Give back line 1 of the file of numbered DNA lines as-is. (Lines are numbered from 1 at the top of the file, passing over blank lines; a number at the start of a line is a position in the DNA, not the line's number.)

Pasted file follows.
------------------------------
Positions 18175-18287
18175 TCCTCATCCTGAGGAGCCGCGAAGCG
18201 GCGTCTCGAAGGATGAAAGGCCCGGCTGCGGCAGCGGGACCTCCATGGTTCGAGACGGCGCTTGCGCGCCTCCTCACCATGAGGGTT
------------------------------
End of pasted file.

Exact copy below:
Positions 18175-18287